‘Let’s take a picture of us both,’ I suggested, gasping for air as Skye doubled over. Skye was always a pretty little thing at school with a ribbon in her hair and fresh faced skin void of any makeup. At forty, she looks exactly as she did when I first met her when we were 13, not a day older. The picture we took depicted me looking more like a viking than ever, or perhaps the previously mentioned great Aunt with the decent sway back, and Skye, like a small man who might be named Wayne and who drives a forklift for a living. Her eyes had completely disappeared, as had our will to even try and contain ourselves.
Gliding home, we chatted as we found our feet and pulled ourselves together. I smiled as we edged closer to the finish – it was just like we were back at school 25 years ago.
Just as happiness will inevitably outweigh sadness and noise will always surpass silence, it is true that it can often take a long absence to truly value the present moment. Nothing in the world can beat time spent with old friends, and the past week has been magic.
We all just took up from where we left off.
I will be forever grateful to dear Lachie, who made this little gathering happen in our fortieth year. Last night the three of us sipped on wine and saki as we feasted on the most delicious Japanese dinner, reflecting on many things, and later on in the bar after dinner, we admired the dance moves of an over enthusiastic ski bunny.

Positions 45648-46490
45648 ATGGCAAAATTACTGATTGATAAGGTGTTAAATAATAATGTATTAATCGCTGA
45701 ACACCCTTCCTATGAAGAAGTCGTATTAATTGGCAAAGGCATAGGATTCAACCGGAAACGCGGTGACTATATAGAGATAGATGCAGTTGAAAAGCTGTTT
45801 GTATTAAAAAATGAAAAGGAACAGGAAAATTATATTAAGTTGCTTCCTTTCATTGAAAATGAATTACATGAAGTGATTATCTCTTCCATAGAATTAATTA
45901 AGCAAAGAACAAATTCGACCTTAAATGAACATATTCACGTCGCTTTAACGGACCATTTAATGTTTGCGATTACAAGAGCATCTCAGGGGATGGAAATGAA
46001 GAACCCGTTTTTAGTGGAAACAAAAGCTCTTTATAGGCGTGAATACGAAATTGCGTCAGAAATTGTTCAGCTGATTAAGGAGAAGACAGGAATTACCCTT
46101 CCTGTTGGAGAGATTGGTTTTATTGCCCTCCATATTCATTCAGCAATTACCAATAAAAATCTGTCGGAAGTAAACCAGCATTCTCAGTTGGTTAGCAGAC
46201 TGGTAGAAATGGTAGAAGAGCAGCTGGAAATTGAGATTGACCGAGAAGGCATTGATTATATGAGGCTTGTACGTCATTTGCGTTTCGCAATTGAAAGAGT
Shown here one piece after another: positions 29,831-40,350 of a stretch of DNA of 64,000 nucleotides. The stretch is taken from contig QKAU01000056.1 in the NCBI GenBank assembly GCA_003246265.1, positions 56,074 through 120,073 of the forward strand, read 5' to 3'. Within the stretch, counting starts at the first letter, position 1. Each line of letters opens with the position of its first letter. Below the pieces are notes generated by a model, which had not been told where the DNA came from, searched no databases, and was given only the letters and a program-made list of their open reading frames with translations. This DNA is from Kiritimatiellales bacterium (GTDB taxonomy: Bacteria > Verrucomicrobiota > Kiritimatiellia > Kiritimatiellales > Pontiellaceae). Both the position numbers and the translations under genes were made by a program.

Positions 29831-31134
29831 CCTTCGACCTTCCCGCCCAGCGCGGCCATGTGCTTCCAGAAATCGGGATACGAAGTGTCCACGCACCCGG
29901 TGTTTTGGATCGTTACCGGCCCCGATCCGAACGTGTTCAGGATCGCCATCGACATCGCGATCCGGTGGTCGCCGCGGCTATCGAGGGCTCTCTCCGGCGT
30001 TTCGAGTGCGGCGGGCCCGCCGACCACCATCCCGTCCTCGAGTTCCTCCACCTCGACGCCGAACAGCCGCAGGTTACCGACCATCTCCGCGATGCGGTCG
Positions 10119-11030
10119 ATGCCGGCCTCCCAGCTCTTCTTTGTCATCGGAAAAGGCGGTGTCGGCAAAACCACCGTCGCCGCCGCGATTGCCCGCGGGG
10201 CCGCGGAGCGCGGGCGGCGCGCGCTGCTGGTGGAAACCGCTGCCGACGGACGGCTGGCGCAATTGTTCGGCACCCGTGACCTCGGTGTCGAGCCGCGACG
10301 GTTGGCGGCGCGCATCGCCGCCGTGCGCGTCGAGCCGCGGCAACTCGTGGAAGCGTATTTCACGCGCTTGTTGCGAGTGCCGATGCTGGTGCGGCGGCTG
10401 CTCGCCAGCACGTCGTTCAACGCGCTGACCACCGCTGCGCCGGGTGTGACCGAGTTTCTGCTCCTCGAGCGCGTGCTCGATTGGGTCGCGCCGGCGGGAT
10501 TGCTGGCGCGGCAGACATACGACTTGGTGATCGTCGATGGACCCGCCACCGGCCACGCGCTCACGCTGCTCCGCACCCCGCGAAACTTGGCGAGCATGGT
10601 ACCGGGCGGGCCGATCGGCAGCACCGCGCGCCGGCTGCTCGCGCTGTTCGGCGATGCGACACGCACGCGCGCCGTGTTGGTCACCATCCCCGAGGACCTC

As we rumbled up the hill in the town shuttle, I captured a picture of us all, laughing and fresh faced. It could easily have been taken all those years ago when we first met at school.
This weekend, I will return to the Venezuela Cafe for Lovers of the Sea. It is inevitable that the kittens will chase spiders in webs laced with mildew, and the boys will play Parcheesi as they always do. Spring is on its way, so I imagine the sun will shine as I sip my coffee and contemplate entering another decade while reflecting on a really special week.
As Forest Gump said, ‘life is like a box of chocolates, you never know what you’re gonna get.’
Well, if thats the case, this week has been constant Turkish Delights. My favourites.
Speaking of favourites, this blog is dedicated to my godson Archie. My only godson, and the most recent subscriber to pinningmywords.
He got me at my own game the other night when I said ‘goodnight, my favorite godson,’ to which he replied, eyes rolling, ‘and your only. And you’re my favourite godmother Pin. And my only godmother.’
For now, it’s bye bye Crested Butte and hello, glorious Tangier.